Speed was becoming much more critical to provide to business partners and claimants, even before the pandemic, Kelly pointed out, but the public health crisis raised the stakes. This move to digital is part of an ongoing trend that has made swiftness vital for competitive insurers.
“Our senior claims executives were anxious to get payments out to [clients and vendors] quickly, and they thought it would be very helpful for us to be able to offer them same-day or next-day receipt of their payments,” he said. “eChecks offered us that capability. We would speak to someone about their claim, we could agree on an amount, we could ask them if they were willing to accept eChecks, and if they said yes, the sell was, ‘We can get you your payment end-of-day today or tomorrow, and you’ll have your payment right away.’”
Kelly also noted that eChecks’ popularity as a B2B payment method was also growing prior to the pandemic’s onset, with TMNAS’ implementation of the method predating the pandemic by almost a year. The outbreak pushed many clients and vendors to close their brick-and-mortar locations, however, which could significantly impact the continued rise of electronic payment methods like eChecks.
COVID-19 Makes Digitization a Priority
Pandemic-related stay-at-home and quarantine orders are ongoing in many regions, and nonessential brick-and-mortar businesses have temporarily closed during the past several months. These closures have made it difficult for many firms to make or receive payments using traditional methods like paper checks, Kelly said.
“Clients need and want that cash flow, and they do not want people traveling or going into offices to get and process checks,” Kelly explained. “People are requesting electronic payments as much as possible. … We have [witnessed] a pretty significant uptick in vendors requesting electronic payments.”
Kelly said he expects that this digital migration will continue after the pandemic recedes, too. eChecks are likely to remain popular as well as boost interest in other payment methods. Insurers could even begin leveraging online payment platforms such as Early Warning Services’ person-to-person (P2P) app Zelle.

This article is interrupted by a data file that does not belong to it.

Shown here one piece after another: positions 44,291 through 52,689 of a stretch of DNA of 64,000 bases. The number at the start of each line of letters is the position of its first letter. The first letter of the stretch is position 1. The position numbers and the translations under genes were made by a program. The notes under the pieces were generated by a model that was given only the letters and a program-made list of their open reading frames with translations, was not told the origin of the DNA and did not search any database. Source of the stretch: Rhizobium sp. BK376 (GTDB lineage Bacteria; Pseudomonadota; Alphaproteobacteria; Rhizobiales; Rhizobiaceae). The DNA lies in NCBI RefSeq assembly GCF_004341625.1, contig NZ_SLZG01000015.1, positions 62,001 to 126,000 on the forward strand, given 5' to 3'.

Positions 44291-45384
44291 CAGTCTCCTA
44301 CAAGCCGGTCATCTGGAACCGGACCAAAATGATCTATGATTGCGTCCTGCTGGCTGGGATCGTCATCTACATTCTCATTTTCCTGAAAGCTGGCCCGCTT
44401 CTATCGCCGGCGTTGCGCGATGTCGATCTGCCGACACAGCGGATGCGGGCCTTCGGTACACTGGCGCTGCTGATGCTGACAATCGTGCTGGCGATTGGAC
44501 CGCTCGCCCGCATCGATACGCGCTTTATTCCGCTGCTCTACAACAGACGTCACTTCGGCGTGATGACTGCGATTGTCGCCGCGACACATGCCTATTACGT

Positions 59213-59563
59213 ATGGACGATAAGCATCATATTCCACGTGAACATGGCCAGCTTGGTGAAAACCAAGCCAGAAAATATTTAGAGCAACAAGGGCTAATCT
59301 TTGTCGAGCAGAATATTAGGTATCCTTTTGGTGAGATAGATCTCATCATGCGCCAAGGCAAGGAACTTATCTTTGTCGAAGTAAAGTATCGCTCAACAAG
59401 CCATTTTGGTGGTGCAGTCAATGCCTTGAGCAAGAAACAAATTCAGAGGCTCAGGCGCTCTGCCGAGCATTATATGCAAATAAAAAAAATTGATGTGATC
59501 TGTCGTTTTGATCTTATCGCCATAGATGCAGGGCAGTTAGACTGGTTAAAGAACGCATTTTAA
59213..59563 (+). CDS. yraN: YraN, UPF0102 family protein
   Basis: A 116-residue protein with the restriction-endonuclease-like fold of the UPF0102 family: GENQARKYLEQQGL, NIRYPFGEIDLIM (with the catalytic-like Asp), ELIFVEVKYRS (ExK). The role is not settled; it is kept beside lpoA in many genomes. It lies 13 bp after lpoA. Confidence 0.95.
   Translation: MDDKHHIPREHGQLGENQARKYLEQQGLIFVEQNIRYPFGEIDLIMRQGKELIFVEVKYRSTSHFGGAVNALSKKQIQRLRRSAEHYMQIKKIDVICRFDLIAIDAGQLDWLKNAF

“We talk to [our banking partners] regularly about some of the tools that they are developing, like Zelle and push-to-cart [payments], trying to figure out where [they] fit into our payments system,” Kelly said. “We are interested in those [methods, but] we just have not found the right use-case for them yet. As they continue to develop and become more prevalent, we are always interested.”
Integrating such methods for insurance claims would require large-scale shifts in how entities treat B2B payments, however. Concerns over digital fraud schemes mean insurers, payment providers and their clients will need to reexamine their security measures and internal company processes.
“I think, again, [implementing Zelle] depends mainly on the internal controls and being able to ensure that the payments are finalized and approved before they go out,” Kelly said. “Really, I think the biggest issue with that is the finality of it — once you send those payments, they are very hard to cancel or get back.”
Monitoring the development of digital payment methods remains important for insurers, and they will need to quickly respond to clients’ changing payment preferences. Balancing security and seamlessness remain top priorities, however, and financial institutions (FIs), insurers and payment providers cannot afford to overlook these considerations when tapping into the latest payment options.